Ugolor: Firstly, I welcome it because we think this is a demonstration of leadership by the US government. Again, like they say, “Put your mouth, where your money is”. What the US government has done is to put live to the Global Forum on Asset Recovery (GFAR) principle. If you recall in 2017, the US and UK governments convened an asset recovery forum in Washington. At that forum, An historic agreement was reached with the Nigerian government and Swiss government that led to the Abacha 2 which is the S321M that was returned to Nigeria in 2017. 5 years down the lane, the US government again now showed that they are leaders on the issue of asset recovery by returning another tranche of $23M, after the $311M that was returned which was Abacha 3. Now this is Abacha 4 which the US government have returned now, and what the US government has done with this return, they made it explicitly clear that there was not going to be any compensation for any lawyer and they want the entire money to go back to the victims which are the Nigerian People
It is understood that the Civil Society groups including yours will monitor the disbursement of this fund. How will this act as a check and balance and ensure transparency in this process?
Ugolor: We have a history of doing this, that is why we launched the MANTRA model. The MANTRA model is the acronym for Monitoring Recovered Assets Through Transparency and Accountability. In the same work we designed, we were able to recruit about 200 CSOs across the entire country to monitor the Abacha 2 which is the $321M and in the monitoring, we were able to track the money movement from the Central Bank of Nigeria down to the beneficiaries across the entire country. As we speak, a groundbreaking record was reached on this. Over 1.9M poor Nigerians benefitted from that entrenched money and that was possible because of the MOU we entered with the Federal Government that guarantees us access to the data on how they were moving from Central Bank to the Beneficiaries across the country. To us, it was a landmark compared to Abacha 1 when we discovered that on the money released, what they claimed that they used it for didn’t happen. I think that Abacha 2 was an improvement in transparency and accountability and I do hope that the experience the Federal Government of Nigeria has gained so far with the disbursement of Abacha 2, will have an impact on Abacha 3 and Abacha 4.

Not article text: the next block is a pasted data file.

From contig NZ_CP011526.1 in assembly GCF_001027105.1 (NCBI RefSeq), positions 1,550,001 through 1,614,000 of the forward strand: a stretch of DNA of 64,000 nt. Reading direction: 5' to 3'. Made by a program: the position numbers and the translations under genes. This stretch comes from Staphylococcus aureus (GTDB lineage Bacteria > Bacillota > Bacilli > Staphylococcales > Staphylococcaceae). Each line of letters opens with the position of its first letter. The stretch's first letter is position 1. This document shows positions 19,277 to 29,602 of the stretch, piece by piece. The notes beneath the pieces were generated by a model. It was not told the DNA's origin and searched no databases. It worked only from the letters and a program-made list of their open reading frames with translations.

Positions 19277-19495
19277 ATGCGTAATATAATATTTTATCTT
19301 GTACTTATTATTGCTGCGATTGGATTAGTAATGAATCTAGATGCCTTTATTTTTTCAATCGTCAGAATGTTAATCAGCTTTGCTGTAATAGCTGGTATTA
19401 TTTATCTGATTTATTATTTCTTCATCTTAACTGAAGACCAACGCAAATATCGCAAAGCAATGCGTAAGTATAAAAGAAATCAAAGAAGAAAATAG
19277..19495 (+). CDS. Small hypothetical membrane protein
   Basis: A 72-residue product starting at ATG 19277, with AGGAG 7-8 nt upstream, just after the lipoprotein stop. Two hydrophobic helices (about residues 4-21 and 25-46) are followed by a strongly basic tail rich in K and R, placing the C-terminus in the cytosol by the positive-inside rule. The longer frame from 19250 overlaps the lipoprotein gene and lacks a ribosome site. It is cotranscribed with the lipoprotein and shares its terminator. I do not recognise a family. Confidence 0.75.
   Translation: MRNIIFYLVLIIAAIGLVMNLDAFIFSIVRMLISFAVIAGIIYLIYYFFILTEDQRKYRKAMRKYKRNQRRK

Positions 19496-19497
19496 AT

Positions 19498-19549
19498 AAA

The agreement says this amount of money will be used for infrastructural project specifically what infrastructural project would it support?
Ugolor: Now there are three major infrastructural projects which they call Presidential infrastructural projects. One is the Abuja-Kano Road, the other one is the Niger Delta Bridge, and the third one is the Lagos Ibadan Road. These are the three major projects across the country that the Present government is putting these resources into.
What is next after this late tranche of money that would be repatriated back to Nigeria for these infrastructural projects? I understand there is still a lot of money stashed away in foreign banks by Gen. Sani Abacha.
Ugolor: We hope that as you know the US government in December will be hosting the US African leadership summit, one message that we African Civil Society Organization will be bringing before the US government is for the US government to continue to maintain its leadership in ensuring that illicit financial flow from the continent is stopped because without that you cannot talk about democracy in Africa. Without resources to finance the budget, you cannot talk about democracy because the rate and impact of corruption in the continent are very damaging and the only way to resolve this problem is for the US and other western country government to rise to the challenge by taking the full step like the US government in repatriating some of these amounts that are stashed in western banks and return them for financing development in the entire continent. You could imagine the impact of $23M on the Nigerian economy at this point, particularly against the background of the crisis, the health crisis in the continent, and the lack of resources. So, to have $23M at this point in time is really helpful.
Reverend David Ugolor is the Executive Director of Africa Network for Environment and Economic Justice. He spoke with me from Benin City, Edo state, Nigeria.